As I contemplate the fact that my good works are accepted only “in Christ,” I am also reminded that, “We must all appear before the judgment seat of Christ, that each one may receive what is due him for the things done while in the body, whether good or bad.” (2 Corinthians 5:10) That “Day will bring . . . to light” the true significance of what we have done in this life (1 Corinthians 3:13). And though we may suffer the loss of rewards, yet we ourselves “will be saved,” even if it is “as one escaping through the flames” (1 Corinthians 3:15).
For the believer, the outcome of the judgment seat of Christ is never in doubt, because our true judgment day has already come and gone; it took place two thousand years ago on a hill called Calvary. As the Lord Jesus said, “Whoever hears my word and believes him who sent me has eternal life and will not be condemned; he has crossed over from death to life” (John 5:24).
What a wonderful truth! You and I who have put our trust in the Lord Jesus have already crossed over from death to life, and we will never be condemned—no condemnation now—no condemnation then. As Saint Paul put it: “Who will bring any charge against those whom God has chosen? It is God who justifies. Who is he that condemns? Christ Jesus, who died—more than that, who was raised to life—is at the right hand of God and is also interceding for us” (Romans 8:33, 34).
Yet, in spite of there being no condemnation, there will be a Judgment. To what purpose? It is common in some quarters to believe that this will only deal with those sins for which we did not ask specific forgiveness in this life. But does this fit in with what we find in Scripture?
We must remember that God no longer remembers our sins against us. That does not mean that God gives himself some kind of amnesia.
Take, for example, the case of David. He was a justified man; had he had a fatal heart attack in the act of adultery with Bathsheba, he would not have gone to hell. His penitential thirty-second and fifty-first Psalms describe both his grief for his sin and his gratitude to God for his refusing to charge it against him: “Blessed is he whose transgressions are forgiven, whose sins are covered. Blessed is the man whose sin the LORD does not count against him and in whose spirit is no deceit” (Psalm 32:1, 2). Yet, David’s sin is recorded in Scripture, in God’s Word, which is “forever settled in heaven” (Psalm 119:89).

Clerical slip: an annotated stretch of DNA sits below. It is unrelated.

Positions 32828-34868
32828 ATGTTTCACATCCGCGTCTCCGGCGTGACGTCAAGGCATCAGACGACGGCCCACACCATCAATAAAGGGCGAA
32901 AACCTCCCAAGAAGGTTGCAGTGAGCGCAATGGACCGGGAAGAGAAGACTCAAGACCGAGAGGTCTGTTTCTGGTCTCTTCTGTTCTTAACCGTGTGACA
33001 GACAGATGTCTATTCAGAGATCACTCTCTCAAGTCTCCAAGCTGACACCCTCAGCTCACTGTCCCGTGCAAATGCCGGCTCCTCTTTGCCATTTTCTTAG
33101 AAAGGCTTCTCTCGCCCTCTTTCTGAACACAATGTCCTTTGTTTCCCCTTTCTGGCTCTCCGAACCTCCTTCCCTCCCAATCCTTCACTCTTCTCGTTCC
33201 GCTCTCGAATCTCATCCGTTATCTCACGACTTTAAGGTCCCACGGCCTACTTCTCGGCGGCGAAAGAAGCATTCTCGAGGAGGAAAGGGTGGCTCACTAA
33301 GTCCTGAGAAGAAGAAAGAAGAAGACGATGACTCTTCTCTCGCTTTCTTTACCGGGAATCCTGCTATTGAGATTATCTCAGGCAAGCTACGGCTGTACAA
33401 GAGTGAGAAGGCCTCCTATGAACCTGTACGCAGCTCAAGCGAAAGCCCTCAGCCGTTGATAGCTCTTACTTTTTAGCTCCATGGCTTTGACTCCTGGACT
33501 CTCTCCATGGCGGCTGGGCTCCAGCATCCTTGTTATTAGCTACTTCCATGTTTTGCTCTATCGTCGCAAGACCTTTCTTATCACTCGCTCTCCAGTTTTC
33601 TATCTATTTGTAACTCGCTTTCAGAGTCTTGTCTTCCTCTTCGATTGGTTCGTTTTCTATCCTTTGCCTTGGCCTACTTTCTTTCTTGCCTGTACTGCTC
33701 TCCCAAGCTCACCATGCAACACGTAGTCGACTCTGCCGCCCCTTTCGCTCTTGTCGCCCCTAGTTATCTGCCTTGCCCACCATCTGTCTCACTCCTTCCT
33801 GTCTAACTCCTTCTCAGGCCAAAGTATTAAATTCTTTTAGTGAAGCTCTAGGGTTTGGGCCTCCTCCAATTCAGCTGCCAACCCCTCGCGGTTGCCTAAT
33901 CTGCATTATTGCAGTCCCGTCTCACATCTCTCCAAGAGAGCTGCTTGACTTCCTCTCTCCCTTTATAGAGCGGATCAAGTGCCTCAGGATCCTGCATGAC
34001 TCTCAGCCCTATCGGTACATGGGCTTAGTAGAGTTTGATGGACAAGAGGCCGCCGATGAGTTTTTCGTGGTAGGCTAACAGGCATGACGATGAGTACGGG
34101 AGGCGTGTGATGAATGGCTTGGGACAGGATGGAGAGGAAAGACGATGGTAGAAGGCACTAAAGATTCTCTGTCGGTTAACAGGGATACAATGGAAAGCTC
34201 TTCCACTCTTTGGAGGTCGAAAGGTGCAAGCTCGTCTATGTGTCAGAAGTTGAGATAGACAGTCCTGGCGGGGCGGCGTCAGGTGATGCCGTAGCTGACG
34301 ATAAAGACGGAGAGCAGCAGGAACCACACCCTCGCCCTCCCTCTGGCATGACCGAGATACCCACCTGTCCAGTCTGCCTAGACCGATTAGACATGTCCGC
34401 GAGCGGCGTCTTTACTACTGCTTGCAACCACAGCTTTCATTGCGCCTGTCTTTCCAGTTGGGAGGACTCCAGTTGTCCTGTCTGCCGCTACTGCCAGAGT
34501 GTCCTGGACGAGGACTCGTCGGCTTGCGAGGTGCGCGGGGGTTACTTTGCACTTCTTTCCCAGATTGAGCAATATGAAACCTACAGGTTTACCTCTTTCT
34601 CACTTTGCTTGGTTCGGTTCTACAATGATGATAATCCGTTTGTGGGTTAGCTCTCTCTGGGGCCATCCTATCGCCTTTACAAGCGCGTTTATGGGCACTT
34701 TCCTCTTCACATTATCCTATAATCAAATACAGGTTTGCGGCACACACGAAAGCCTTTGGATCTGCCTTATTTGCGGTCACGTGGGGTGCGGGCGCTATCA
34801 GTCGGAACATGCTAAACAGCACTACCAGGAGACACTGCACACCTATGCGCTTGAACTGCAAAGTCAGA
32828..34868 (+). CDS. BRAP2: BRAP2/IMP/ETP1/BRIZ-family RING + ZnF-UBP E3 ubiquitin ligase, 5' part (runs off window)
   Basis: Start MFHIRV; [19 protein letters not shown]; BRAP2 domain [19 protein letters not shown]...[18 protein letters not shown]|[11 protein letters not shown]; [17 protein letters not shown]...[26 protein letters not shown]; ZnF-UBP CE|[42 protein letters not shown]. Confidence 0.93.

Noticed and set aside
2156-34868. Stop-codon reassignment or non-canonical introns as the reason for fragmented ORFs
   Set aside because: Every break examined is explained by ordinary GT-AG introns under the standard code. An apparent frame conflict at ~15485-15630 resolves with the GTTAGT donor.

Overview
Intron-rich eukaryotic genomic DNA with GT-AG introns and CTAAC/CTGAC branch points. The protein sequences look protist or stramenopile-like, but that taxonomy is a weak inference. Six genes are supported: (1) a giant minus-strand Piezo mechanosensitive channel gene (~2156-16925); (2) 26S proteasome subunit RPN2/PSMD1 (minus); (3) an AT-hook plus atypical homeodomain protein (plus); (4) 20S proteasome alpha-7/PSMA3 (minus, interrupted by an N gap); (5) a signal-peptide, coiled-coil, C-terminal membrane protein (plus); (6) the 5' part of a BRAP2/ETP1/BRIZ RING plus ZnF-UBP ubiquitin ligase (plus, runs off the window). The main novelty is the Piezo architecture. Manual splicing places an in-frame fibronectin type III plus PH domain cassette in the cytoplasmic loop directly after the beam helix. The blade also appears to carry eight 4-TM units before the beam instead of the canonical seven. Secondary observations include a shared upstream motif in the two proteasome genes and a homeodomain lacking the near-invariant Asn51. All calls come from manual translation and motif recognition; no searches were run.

Because of the blood of Jesus, instead of David’s sin being some hideous thing for which he must one day be condemned, it has become the dark tapestry on which the jewel of God’s grace is displayed in all its crystalline brilliance.
It is at the judgment seat of Christ that I shall truly understand my own utter wretchedness, but—wonder of wonders—it is at the judgment seat of Christ that I shall truly understand grace—forgiving, justifying, nailing-Jesus-to-the cross-as-my-substitute, blood-bought, grace.
As the years go by, as the Lord gives greater revelation of our hearts, do we not discover, especially as we mull over past conflicts with others, that our actions often had much more of our sinful flesh in them than we thought at the time? The judgment seat of Christ completes that process both of self-examination and of reconciliation with others, and it finally brings complete healing. We will face things about ourselves too hideous for our frail minds to handle while in this mortal frame, but there we will face them while being held in the loving, all accepting, arms of our dear Savior.
The truly stupendous thing is that we do not have to be afraid of this event, “because fear has to do with punishment” (1 John 4:18), and there will be no punishment there. It will be a time of healing and release, of restoration and reconciliation with the whole body of Christ. Every church split will be made whole; every injury will be healed. It will be a time of mourning, but the happy mourning of the Beatitudes (Matthew 5:3 ff.), for we will know a comfort beyond all comprehension—the comfort of the Comforter, the Holy Spirit, and the comfort of the Comforter, the Lord Jesus (John 14:16; 1 John 2:1). Then our mourning will turn into unspeakable joy, for our blessed Triune God “will wipe every tear from” our “eyes. There will be no more death or mourning or crying or pain, for the old order of things” will have “passed away” (Revelation 21:4). From then on our good works will be fully good, every last tincture of sin forever gone. And we will never again know the cry of Romans 7:14-25, “What a wretched man I am!”